On the software side of things, I use a lot of the Adobe Creative Suite, but After Effects is essential to my work. Cinema 4D is also a great 3D software and widely used in the industry, along with Redshift to render.

If you could pick one meme to describe what it’s like to work at Art&Graft, what would it be and why?
[Below] There are many moments working at Art&Graft where we discover new techniques or small time-saving tricks in software, which always lead to these kinds of moments.

How I got here

How did you land the job?
I got the opportunity to work at Art&Graft through applying to their internship scheme in the spring, and started mid-summer. The application process was simple: Send in a showreel and or a website, and if the studio was interested they would reach out for a further discussion about you and your work!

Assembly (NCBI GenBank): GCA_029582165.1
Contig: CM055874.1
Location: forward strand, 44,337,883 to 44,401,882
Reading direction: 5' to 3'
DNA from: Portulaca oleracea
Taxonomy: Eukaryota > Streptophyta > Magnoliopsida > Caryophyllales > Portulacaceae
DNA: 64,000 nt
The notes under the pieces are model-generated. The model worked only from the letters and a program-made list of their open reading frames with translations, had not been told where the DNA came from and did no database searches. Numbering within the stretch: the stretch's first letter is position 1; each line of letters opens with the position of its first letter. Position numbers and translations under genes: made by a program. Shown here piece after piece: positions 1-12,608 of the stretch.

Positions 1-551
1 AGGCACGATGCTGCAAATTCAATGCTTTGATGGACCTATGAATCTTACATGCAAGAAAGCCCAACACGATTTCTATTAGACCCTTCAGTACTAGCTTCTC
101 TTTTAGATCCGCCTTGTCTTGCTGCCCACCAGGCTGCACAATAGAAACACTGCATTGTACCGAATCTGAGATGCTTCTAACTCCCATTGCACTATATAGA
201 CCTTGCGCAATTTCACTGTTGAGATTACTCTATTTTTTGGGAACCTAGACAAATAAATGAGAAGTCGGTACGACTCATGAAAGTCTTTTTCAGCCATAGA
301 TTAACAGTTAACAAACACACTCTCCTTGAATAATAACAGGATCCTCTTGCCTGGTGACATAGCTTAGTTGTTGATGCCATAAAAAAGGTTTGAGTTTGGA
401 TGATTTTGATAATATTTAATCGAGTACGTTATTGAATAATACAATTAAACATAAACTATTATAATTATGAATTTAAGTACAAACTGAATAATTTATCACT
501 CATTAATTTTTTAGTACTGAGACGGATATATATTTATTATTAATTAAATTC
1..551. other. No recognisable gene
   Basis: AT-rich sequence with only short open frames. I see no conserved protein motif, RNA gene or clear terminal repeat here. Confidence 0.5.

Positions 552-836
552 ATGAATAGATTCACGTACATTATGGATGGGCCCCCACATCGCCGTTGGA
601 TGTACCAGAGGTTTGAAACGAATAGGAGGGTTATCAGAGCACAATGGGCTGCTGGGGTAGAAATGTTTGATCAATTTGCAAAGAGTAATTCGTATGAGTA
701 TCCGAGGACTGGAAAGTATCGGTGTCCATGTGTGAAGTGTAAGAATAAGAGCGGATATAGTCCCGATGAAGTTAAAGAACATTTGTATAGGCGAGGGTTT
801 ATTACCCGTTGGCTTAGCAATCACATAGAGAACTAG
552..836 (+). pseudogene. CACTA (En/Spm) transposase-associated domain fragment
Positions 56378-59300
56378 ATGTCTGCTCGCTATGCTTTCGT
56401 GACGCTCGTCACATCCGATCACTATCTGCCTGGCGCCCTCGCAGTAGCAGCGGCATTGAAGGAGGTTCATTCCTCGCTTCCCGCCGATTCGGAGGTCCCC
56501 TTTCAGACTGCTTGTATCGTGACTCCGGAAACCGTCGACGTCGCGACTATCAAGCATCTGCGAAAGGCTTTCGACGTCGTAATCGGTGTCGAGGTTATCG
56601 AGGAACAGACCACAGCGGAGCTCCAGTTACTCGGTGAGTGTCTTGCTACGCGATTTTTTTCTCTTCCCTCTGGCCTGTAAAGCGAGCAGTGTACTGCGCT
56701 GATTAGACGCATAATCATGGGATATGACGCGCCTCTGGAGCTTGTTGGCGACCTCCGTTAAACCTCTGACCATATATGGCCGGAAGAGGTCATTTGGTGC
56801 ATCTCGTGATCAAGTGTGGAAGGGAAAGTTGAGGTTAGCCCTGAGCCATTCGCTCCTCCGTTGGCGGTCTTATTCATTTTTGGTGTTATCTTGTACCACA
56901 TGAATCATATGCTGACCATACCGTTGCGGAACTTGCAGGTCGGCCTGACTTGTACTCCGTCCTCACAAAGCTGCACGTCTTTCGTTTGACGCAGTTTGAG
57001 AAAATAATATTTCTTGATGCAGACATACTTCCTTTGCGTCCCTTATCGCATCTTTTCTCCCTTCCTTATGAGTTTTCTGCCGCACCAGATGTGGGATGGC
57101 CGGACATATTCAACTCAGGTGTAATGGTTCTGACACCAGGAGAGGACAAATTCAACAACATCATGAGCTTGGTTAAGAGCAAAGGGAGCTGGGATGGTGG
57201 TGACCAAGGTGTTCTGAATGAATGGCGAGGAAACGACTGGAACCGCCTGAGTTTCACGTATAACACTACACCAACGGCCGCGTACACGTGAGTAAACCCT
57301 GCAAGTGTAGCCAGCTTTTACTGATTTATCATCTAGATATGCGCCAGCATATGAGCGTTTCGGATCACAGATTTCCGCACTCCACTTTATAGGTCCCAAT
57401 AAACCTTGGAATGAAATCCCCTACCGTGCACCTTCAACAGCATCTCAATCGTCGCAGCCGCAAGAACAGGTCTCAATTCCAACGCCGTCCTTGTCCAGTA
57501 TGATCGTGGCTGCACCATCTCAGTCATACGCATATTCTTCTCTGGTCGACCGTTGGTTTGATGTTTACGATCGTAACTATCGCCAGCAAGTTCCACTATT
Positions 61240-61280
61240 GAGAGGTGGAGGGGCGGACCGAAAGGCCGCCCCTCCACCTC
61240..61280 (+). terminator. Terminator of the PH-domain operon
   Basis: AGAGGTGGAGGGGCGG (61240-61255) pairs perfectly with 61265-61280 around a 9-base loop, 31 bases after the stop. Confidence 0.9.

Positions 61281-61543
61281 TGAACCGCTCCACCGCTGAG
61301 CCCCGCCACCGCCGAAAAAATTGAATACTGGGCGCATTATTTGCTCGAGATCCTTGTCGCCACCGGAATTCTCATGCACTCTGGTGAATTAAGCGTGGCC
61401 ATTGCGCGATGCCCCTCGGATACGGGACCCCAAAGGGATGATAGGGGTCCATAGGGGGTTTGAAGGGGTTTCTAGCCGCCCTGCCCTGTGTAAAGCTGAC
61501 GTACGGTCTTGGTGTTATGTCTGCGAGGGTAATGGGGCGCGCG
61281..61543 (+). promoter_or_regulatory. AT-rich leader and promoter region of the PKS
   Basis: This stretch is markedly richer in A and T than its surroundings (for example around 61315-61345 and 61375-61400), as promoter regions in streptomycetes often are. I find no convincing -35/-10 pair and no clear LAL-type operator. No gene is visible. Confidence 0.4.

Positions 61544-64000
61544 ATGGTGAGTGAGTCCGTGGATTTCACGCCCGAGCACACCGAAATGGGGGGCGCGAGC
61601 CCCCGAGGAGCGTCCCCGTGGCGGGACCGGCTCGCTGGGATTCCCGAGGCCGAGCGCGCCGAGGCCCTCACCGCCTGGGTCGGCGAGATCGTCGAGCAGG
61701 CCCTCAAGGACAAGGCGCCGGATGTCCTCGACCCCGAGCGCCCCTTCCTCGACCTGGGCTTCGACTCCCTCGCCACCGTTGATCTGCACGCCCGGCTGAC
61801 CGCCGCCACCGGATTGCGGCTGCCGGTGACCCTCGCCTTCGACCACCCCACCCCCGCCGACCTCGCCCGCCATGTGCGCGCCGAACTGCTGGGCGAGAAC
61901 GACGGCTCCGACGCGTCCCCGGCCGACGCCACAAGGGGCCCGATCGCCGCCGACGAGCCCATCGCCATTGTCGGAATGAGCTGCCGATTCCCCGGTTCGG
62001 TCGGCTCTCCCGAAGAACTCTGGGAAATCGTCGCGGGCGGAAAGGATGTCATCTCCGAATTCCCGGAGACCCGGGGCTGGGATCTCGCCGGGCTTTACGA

I only sent in my 20-second showreel as I didn’t have a website, which goes to show that you don’t need a website or lengthy showreel to land a job. My reel only had five or six pieces of my best work, along with projects I was proud of and like to talk about. I also reached out to the creative director of the company to ask a couple of questions about the application process, big up the studio a bit and show how much I was a fan of their work. I don’t think this got me the job but it certainly kept me on their radar and showed how eager I was about the opportunity.

“I sent in a 20-second showreel, which goes to show that you don’t need a website or lengthy showreel to land a job.”

My advice for anyone looking to get into the industry after university is to go through your portfolio and only keep your very best work, and the type of work you want to create more of in the future. When it comes to showreels, pay attention to the edit and sound design; a showreel should be its own miniature narrative and have an overall flow to it. Shorter showreels are great as they leave whoever watches them wanting more.

What was your journey like when you were first starting out? Did you find your feet quickly?